Wednesday, February 11, 2015

Folk Artists Don't Break Rules, They Don't Know The Rules

Shock and awe describes my feelings walking into the home of folk art collectors Victoria and Jay Wehnert.  Their house, sitting on a rather sizable lot by the Houston Heights neighborhood standards, looks like a historic home in a faraway small Texas Hill Country town. One swing of the front door and a brief peek inside, I felt as if I was stepping into a jewel box, unable to decide which jewel to gaze at first.

I was standing listening to Jay speak.  I heard words coming out of his mouth.  I know I did.  And words were coming out of mine. But I could not concentrate, as my blood was pumping from the sheer excitement of what I was about to discover. 

Never had I been in a home with this vast of a collection, curated and grouped with such interest, as if each salon style wall was grouped by a professional team setting up for a magazine shoot.

Even their kitchen is surrounded by their collection

The first thing Jay wanted to discuss was the fact that their collection is composed of 3 types of art:

  1. outsider art
  2. self-taught art
  3. folk art   

So, what's the difference between these terms?  The significant difference, as Jay describes, is that folk artists create items that have a utilitarian purpose: a potter makes a bowl to use, a quilter makes a cover to warm someone, a carver makes a decoy for hunting.  When they are making these items, the artists know their work is part of a craft history.  An outsider artist doesn't know they are an artist.  They are creating for more personal and internal reasons.  Their creation has no intended audience, and it is for their own personal use.

Tramp Art cross

Matchstick cross
Types of art that they collect:

Tramp Art       
Matchstick Art

Coin Art

Memory Jugs

Not to mention stamp art, gum wrapper chains, bottle cap art, popsicle art, beaded fruit, and so much more.

Coin Art in the shape of a bald eagle

Memory Jug - Their collection of these made me want to distract him and walk out with them

One artist I recognized when looking around was an evangelical preacher named Reverend Howard Finster, whose work is part of the permanent collection at The High Museum in Atlanta.  Howard created to communicate his Evangelical messages about God, his personal visionary experience and to tell others about his relationship with God. 

What Jay pointed out about the telephone pictured above by Howard Finster is that it may appear funny to us, but it's not a joke. The art is serious and we have to be able to go beyond our amusement of it, and see the endeavor.  Howard wanted people to be able to reach God.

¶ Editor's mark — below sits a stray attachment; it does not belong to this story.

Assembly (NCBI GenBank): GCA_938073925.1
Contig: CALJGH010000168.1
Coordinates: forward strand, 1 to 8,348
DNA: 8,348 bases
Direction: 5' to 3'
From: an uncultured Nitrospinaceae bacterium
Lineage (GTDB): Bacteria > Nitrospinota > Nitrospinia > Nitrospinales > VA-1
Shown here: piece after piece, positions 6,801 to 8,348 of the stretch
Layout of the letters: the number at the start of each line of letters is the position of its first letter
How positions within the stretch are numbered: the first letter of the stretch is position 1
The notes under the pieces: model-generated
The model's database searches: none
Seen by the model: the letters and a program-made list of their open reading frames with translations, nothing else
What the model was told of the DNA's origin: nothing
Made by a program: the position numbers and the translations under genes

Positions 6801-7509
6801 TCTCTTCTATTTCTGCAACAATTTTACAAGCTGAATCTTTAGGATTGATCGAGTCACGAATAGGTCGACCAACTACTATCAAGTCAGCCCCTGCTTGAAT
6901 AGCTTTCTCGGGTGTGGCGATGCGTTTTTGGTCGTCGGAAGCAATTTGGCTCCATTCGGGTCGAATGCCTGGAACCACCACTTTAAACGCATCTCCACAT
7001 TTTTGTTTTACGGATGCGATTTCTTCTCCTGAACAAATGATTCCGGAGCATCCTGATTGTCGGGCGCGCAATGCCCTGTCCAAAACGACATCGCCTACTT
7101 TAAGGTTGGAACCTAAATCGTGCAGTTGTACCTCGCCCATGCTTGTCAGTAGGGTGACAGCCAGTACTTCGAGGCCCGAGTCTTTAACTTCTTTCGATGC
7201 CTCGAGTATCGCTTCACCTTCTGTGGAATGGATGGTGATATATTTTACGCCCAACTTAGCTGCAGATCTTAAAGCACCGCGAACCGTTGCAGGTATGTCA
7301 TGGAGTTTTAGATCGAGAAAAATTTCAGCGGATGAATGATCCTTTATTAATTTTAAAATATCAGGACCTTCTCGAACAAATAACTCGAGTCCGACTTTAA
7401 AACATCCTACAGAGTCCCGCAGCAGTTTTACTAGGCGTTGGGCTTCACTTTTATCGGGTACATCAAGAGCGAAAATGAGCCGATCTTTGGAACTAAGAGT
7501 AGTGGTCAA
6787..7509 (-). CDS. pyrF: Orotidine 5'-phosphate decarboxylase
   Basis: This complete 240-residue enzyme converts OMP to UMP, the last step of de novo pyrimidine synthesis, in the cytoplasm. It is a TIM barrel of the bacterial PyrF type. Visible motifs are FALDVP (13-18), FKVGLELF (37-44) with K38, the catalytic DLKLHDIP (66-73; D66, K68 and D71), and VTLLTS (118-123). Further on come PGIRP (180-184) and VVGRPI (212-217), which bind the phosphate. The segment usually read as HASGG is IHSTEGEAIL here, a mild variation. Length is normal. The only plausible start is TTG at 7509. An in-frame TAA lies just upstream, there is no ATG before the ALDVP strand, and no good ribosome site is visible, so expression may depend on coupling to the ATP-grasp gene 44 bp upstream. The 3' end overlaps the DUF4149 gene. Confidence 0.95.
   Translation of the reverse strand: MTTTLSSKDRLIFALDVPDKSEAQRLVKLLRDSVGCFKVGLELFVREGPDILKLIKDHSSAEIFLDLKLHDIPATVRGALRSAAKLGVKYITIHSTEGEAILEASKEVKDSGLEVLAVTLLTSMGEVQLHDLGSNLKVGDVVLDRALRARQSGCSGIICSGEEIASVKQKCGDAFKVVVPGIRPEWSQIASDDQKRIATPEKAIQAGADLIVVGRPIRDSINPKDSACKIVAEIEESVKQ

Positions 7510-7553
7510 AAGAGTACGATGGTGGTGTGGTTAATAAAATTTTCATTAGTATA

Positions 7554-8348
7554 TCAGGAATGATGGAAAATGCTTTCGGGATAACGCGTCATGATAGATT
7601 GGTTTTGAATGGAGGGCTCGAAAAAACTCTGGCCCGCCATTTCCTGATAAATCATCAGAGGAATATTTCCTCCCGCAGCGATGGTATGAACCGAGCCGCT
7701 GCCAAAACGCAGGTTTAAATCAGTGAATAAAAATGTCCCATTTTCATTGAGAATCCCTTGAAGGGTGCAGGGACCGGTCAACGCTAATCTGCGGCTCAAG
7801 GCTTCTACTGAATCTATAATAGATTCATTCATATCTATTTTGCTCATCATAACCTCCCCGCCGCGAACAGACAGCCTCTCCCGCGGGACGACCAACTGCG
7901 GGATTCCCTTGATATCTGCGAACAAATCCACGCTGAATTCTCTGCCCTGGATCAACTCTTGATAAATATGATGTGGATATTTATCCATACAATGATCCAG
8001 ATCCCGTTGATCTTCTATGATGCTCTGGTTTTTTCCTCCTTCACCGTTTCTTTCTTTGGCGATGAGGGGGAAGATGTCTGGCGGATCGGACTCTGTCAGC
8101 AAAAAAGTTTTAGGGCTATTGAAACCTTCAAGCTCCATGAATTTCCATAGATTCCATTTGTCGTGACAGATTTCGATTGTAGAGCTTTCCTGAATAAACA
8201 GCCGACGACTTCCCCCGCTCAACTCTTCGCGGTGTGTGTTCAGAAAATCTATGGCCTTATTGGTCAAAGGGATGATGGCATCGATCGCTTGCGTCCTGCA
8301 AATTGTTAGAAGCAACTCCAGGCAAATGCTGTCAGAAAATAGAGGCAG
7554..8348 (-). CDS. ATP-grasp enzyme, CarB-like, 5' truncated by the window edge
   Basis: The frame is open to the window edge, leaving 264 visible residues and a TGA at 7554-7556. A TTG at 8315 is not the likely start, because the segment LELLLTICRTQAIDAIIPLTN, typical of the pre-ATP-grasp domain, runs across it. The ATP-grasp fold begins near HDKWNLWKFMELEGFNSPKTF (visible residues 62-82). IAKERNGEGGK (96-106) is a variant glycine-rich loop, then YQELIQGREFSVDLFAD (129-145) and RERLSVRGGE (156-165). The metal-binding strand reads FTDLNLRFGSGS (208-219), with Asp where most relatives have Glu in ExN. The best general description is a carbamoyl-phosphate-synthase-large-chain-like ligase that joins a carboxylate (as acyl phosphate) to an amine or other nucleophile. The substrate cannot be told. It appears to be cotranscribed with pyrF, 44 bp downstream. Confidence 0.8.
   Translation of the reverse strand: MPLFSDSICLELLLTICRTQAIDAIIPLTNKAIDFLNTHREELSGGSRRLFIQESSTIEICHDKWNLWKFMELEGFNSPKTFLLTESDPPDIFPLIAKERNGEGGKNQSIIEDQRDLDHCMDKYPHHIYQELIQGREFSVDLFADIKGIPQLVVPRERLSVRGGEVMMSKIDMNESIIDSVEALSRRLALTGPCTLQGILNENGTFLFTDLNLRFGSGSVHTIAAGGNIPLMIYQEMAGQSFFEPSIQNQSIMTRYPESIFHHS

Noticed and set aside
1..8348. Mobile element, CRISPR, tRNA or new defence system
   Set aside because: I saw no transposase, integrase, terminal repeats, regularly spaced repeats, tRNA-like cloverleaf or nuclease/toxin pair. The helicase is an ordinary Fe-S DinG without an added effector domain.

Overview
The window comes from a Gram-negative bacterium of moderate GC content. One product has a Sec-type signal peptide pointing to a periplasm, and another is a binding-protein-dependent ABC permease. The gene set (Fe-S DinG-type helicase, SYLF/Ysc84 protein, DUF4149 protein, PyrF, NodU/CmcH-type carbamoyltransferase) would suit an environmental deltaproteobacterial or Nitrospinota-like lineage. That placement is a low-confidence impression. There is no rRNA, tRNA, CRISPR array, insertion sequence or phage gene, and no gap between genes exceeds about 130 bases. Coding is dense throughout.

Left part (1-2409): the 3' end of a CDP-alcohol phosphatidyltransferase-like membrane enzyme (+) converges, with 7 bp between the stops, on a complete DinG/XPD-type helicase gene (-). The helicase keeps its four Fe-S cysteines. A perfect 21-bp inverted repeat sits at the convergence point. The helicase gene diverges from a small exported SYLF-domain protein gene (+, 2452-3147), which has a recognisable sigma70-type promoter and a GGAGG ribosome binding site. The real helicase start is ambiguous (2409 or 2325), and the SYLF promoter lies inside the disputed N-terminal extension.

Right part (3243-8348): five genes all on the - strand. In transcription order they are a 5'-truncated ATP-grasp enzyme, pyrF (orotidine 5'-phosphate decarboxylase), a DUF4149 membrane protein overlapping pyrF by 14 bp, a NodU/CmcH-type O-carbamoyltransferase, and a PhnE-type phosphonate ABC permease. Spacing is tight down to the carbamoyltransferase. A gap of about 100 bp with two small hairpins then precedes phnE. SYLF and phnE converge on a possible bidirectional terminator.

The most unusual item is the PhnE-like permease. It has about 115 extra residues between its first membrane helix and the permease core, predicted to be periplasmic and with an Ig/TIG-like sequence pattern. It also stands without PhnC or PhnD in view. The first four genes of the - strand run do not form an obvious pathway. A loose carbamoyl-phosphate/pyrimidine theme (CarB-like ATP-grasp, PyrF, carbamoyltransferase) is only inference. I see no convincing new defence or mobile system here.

They also have numerous pieces by "The Baltimore Glassman," Paul Darmafall, who they found creating his pieces while living on the streets.  He wanted to put his messages of independence and health out into the universe.  This meant depositing them in trash cans and hanging them on chain link fences.  The idea that someone would hang his work in their home was foreign to him. When Jay started buying his work, Paul's concern was whether the piece was hung close to a window because "fresh air is important."

Glass piece by "The Baltimore Glassman"

Types of messages he was putting out to the universe

What are the initial reactions of people when they come into your home?

They are probably a little overwhelmed.  Once their brains settle down, they are interested in the stories of the artists and how they came to do what they do.

Since space is rare in your home now, how does your collecting continue?

By asking ourselves two questions.  One, where is it going to go? And two, what is it going to relate to?  After being married for thirty years, Jay and Victoria consult and collaborate on everything in the collection.

Jay is a former speech pathologist, who now represents a small group of contemporary artists who share many of the qualities of folk artists, as their perspectives are also on the fringe.  In 2011, he started Intuitive Eye, to expand on his interests and activities in the world of art.  

Along with his wife, Victoria, he has collected Outsider, Self Taught, Visionary, Folk and Contemporary Art for over 25 years. Through Intuitive Eye he has developed collaborative relationships with artists, galleries, institutions and collectors to present the best of the art that fascinates him. 

I want to thank Victoria and Jay for graciously welcoming me into their home and allowing me to take pictures of their private collection and share them with you. And to my high school friend Vivian Norris, who was kind enough to connect me to Jay, I owe you some guacamole.

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